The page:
Maryland has been the standard-bearer in the Big Ten since the Terps joined the conference in 2014-15. But in recent seasons, Power 5 conferences such as the ACC, Pac-12 and SEC have dominated the national landscape. Midway through the 2020-21 women's college basketball season, the Big Ten is big news, with six ranked teams and seven representatives in ESPN's latest Bracketology. ESPN.com's Mechelle Voepel, Charlie Creme and D'Arcy Maine examine what it all means for the Big Ten and more -- including what the Pac-12 showdown between Oregon and Stanford might reveal about the Cardinal's defense. Plus, our experts make their picks for two of the biggest games that remain on the schedule this weekend.
With six ranked teams, including two that are unbeaten, is the Big Ten on the verge of a breakthrough? And don't forget Iowa, which isn't ranked but has just one loss and a Wooden Award candidate in freshman Caitlin Clark.
Voepel: It's good news for the Big Ten that we're having this discussion, because the league has not been in the spotlight the same way that the other Power 5 conferences have been in the last several years. But the depth of the league is fleshing out, and maybe there is going to be a similar breakthrough as has happened with the Pac-12. I'm not saying it is imminent, but there are at least good signs.
Maryland joining the Big Ten in 2014-15 gave the league more credibility, including with the Terrapins' trip to the 2015 Final Four. Rutgers brought in its Final Four credentials then, too. But the last time a Big Ten team went to the Final Four before Maryland was 2005 with Michigan State, and the conference's only national championship was Purdue's in 1999.
This is all ancient history -- anything past a couple years is "ancient" in recruits' eyes -- but that's the problem. The Big Ten hasn't attracted as much top talent, in general, but part of that is the programs' lack of NCAA tournament pizzazz. Is any team beyond Maryland a Final Four contender? Probably not. But maybe a few are getting closer.
No. 12 Maryland is still the Big Ten's top-ranked team. And despite a very short bench because of injuries -- including to highly touted freshman Angel Reese, who is out with a broken foot and isn't expected back until February -- the Terps traveled to No. 23 Michigan State on Thursday and handed the Spartans their first loss this season, 93-87.
Maryland coach Brenda Frese had encouraging words for the league after that win.
"You're getting those battles just like you see on the men's side right now in the Big Ten," Frese said. "It's the deepest I've seen since we came into it, so we just love these matchups."
Yes, it's part of Frese's job to bolster the Big Ten. But we can look at Michigan, still undefeated after a tight 64-62 win over Nebraska on Thursday, Ohio State at 6-0 (although it is facing a self-imposed postseason ban for potential NCAA violations) and Iowa at 8-1 and say that these are some pretty interesting teams.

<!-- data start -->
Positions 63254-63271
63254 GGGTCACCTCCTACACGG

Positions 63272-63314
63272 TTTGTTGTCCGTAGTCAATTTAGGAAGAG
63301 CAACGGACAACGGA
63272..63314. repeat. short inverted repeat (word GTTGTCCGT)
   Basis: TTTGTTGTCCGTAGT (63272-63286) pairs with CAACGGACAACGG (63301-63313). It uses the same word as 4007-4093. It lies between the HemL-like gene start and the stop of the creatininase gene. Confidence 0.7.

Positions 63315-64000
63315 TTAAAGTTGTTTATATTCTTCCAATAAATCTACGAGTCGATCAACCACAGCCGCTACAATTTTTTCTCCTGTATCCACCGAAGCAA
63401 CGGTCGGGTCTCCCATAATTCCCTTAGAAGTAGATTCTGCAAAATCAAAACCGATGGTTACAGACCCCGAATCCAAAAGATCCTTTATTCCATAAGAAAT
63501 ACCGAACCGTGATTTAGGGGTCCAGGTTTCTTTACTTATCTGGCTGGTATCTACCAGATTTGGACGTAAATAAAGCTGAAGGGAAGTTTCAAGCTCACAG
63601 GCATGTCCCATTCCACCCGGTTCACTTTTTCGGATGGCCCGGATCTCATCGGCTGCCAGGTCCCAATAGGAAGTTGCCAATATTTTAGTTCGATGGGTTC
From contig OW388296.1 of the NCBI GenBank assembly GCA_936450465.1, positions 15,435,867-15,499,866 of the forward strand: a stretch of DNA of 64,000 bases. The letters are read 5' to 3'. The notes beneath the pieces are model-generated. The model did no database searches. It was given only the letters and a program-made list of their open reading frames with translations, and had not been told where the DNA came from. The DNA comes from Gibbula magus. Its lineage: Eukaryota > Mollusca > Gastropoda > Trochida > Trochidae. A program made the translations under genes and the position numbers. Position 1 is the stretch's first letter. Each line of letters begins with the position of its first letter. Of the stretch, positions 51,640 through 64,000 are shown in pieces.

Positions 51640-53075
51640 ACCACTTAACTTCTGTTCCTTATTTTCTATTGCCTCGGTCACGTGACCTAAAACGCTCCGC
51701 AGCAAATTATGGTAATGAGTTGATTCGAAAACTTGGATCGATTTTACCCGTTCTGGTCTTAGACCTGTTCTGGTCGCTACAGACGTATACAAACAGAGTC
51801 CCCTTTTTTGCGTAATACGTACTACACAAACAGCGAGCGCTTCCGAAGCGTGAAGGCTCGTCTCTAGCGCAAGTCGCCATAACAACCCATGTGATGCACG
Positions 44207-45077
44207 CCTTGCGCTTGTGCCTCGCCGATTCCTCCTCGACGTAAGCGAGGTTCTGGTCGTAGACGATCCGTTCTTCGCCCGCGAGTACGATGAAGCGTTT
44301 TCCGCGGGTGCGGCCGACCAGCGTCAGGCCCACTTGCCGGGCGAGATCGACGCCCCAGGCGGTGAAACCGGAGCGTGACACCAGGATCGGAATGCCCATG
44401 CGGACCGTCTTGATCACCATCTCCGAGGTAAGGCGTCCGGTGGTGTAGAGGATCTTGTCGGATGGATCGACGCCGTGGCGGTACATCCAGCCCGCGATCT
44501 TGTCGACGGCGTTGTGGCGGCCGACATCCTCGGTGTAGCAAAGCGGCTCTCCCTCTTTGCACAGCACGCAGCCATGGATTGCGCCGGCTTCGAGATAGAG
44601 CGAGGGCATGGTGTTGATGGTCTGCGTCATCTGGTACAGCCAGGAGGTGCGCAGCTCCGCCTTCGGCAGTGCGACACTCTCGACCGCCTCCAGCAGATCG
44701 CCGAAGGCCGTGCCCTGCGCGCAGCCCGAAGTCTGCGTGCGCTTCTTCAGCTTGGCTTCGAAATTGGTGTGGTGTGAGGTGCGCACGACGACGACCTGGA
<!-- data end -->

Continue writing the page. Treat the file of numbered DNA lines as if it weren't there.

Whether we're seeing much progress with the bottom of the Big Ten is another question, but you could say that about other leagues. Again, we have to be realistic and try to measure legitimate progress. I think the Big Ten is making some of that.
Maine: In terms of recruiting and becoming one of the better conferences in women's college basketball? It certainly seems like it is on its way. As for going all in here and predicting a championship or a Final Four appearance from a conference team this season? I'm an optimistic person, but I'm not quite going to go that far.
With the success of several of the current teams and Caitlin Clark's monster numbers, it only brings more attention to the Big Ten and peaks the interest of the next generation of players. I know she's only a freshman and it almost seems unfair to put this much hype on her, but it feels like Clark could eventually have a Sabrina Ionescu-type effect for Iowa in terms of recognition for the program. I already hate myself for writing this sentence.
Creme: Earlier in the season I wrote that the ACC was the deepest conference in the country. That might have been correct then, but that distinction belongs to either the SEC or the Big Ten now. It has been a long time since the Big Ten would even enter such a discussion, so yes, it appears the Big Ten is on the cusp of breakthrough.
Iowa has been better than anticipated, largely because of Clark. That also goes for Michigan State, one of those three unbeatens and the only team to beat the Hawkeyes this season, and Michigan. The Wolverines have gone from ranked 25th in the preseason to 15th this week, and from No. 6 seed in the preseason Bracketology to a No. 4 seed this week, with junior forward Naz Hillmon in early contention for national player of the year.
Maryland remains the frontrunner and is the second-highest scoring offense in the country (95.3 PPG) and, while Indiana isn't off to an ideal start with December losses to Tennessee and Kentucky, the Hoosiers should still likely contend for the conference title and a top-four NCAA tournament seed.